What he discovered rocked his world. Since he exercised regularly, handled stress well, had a good work/life balance, and never smoked – the cause of his heart attack became undeniably clear. He had been eating the “normal” American diet.
Since his heart attack Mr. Tanner has dedicated his life to teaching others what he learned about healthy lifestyle choices. As John stresses, if the best available scientific evidence were followed, it would prevent hundreds of thousands of premature deaths every year.2 His work is a clear example of servant leadership solidly guided by integrity.
What can we learn from these three cases?
- Before modern medical care, even presidents didn’t receive particularly good treatment for a heart attack.
- With widely available technological advancements, even the homeless can receive better care than past presidents.
- As John Tanner learned after his near death experience, ignoring lifestyle solutions can lead to poor health, create astonishingly high medical costs, and be responsible for killing nearly a thousand Americans every day with coronary artery disease.
If I were presenting today to a group of business leaders angry about healthcare costs, I’d say, “You’re right to be angry. But if you’re interested in doing more than just being upset, there are solutions hiding in plain sight.”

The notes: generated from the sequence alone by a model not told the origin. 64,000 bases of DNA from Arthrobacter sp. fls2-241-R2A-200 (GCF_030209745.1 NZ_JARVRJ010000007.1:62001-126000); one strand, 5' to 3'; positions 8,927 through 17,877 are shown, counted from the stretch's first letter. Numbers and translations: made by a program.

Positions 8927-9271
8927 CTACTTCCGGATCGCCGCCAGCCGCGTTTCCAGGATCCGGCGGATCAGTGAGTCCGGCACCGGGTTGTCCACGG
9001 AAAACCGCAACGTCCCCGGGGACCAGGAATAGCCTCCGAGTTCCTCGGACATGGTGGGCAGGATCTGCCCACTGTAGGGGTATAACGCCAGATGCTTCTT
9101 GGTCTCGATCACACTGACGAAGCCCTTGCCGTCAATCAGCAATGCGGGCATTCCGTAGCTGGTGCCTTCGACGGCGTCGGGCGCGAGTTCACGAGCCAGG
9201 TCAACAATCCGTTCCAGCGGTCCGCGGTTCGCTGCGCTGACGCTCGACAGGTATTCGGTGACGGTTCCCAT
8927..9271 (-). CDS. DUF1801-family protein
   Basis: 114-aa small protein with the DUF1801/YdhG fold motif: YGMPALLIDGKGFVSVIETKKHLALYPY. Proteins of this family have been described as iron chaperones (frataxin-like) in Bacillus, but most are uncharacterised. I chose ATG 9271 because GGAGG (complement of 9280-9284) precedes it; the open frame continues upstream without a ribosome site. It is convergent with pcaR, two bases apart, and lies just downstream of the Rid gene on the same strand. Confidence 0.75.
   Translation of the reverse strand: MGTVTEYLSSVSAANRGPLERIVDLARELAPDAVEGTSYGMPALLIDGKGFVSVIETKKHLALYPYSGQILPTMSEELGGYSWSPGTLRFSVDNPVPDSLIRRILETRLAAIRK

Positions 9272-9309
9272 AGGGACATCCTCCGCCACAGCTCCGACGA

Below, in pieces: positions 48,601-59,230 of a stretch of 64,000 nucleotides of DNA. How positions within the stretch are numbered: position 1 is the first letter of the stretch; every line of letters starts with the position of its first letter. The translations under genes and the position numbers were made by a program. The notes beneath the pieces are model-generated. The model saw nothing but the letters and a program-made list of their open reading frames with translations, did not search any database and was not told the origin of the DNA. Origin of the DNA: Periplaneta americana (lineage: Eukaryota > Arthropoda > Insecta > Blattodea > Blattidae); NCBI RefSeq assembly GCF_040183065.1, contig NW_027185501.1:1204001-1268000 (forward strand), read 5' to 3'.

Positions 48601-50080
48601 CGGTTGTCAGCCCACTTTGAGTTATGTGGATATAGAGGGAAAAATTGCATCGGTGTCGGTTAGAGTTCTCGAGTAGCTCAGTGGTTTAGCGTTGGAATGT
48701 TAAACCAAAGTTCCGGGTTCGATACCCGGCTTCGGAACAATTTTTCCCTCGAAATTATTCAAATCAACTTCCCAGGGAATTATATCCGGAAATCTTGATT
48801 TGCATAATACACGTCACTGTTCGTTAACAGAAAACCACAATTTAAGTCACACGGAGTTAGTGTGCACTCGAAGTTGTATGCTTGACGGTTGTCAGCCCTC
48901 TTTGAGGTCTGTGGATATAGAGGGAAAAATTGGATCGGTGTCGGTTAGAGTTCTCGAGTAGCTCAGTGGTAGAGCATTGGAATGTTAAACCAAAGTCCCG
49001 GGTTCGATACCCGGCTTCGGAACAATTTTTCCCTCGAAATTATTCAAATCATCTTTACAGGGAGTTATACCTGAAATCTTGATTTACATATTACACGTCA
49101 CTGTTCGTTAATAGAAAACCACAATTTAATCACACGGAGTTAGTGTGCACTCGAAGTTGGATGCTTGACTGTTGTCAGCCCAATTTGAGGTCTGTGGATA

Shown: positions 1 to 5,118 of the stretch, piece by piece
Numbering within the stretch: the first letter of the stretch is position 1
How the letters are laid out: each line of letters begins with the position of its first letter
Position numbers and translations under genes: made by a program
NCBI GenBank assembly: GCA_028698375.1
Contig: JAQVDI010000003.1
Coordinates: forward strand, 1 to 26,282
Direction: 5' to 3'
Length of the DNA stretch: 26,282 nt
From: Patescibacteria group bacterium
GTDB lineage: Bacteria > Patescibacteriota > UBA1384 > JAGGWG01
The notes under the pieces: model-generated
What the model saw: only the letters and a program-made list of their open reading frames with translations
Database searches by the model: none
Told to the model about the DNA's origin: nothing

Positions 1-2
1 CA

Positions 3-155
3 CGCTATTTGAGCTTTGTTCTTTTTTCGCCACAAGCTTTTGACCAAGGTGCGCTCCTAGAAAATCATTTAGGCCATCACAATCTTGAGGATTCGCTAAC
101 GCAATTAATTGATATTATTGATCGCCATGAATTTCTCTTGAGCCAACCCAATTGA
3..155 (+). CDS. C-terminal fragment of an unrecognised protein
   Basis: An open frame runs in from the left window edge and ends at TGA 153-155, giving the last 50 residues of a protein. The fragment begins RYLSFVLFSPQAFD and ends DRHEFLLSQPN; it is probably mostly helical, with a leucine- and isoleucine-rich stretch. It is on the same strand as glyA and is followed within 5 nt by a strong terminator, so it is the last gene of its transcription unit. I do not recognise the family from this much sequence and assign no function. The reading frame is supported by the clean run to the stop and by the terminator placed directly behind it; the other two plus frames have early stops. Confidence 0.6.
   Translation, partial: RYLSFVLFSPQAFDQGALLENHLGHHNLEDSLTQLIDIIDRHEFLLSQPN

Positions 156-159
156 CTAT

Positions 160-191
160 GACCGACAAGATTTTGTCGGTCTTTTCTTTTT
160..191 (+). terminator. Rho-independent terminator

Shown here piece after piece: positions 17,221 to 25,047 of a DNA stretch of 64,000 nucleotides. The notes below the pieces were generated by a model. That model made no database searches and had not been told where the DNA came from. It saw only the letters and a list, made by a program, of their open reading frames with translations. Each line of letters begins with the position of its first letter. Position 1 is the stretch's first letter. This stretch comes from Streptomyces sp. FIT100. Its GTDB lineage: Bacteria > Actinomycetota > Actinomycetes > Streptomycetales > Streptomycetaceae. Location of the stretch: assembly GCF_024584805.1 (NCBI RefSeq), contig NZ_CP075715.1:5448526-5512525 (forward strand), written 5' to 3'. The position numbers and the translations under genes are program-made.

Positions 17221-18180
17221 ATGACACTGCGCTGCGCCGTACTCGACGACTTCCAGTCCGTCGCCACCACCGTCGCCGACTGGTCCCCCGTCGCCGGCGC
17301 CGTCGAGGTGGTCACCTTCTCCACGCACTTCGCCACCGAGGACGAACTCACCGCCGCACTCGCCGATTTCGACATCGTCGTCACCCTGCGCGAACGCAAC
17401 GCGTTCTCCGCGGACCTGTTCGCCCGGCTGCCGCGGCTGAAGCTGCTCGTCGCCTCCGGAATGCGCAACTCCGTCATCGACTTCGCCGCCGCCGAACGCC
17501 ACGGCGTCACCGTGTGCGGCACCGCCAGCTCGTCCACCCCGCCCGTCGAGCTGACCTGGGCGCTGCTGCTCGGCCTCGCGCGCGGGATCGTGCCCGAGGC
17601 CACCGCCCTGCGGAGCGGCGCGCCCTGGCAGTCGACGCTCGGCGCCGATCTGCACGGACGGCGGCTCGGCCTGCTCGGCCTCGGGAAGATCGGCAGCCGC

What do you think? Would there be one John Tanner in the room ready to hear the truth?
Breakthrough To Better,
Switch Conversations designs healthcare solutions for self-insured employers.
Edition 1 – Solving a Well-Entrenched Problem
Edition 2 – A Case of Dr. Jekyll and Mr. Hyde
Edition 3 – Best marketing tagline of all time?
Edition 4 – Post-Truth Killed a President
Edition 5 – What’s an employer to do?
Edition 6 – Profiting From the Opioid Epidemic
Edition 7 – The Keys to Unlocking Better Decisions
Edition 8 – When Difficult Things Need to be Done Well
Edition 9 – Fixing Healthcare
Edition 10 – Beware of a Singing Cow
Edition 11 – Wise Reflections
Edition 12 – Warning: Reader Discretion Advised
Edition 13 – Can AI save healthcare? (Part 1)
Edition 14 – Can AI save healthcare? (Part 2)
Edition 15 – Can AI save healthcare? (Part 3)
Edition 16 – Embracing Reality to Improve Healthcare
Edition 17 – Everything I Needed To Know…
Edition 18 – The Eighth Circle of Hell
Edition 19 – So… What’s Our Solution?
Edition 20 – Protecting Integrity as a Core Strategy
Edition 21 – An Unadorned Legacy
Edition 22 – Time to Grow Up
Edition 23 – Against All Odds
Edition 24 – When Everyone Has Stopped Listening
Edition 25 – Focusing on What’s Important
Edition 26 – Don’t Give Up Your Shot
Edition 27 – Join the Goodhood
Edition 28 – Fixing Healthcare (Recycled)
Edition 29 – Taming the Healthcare Beast
Edition 30 – Leadership
Edition 31 – Better Health Requires Good Sense
Edition 32 – Little Decisions With Big Consequences
Edition 33 – Transformational Courage
Edition 34 – Transformational Courage – Part 2
Guest Post – Happy Thanksgiving! By Jeff Novick, RD
Edition 35 – Transformational Courage – Part 3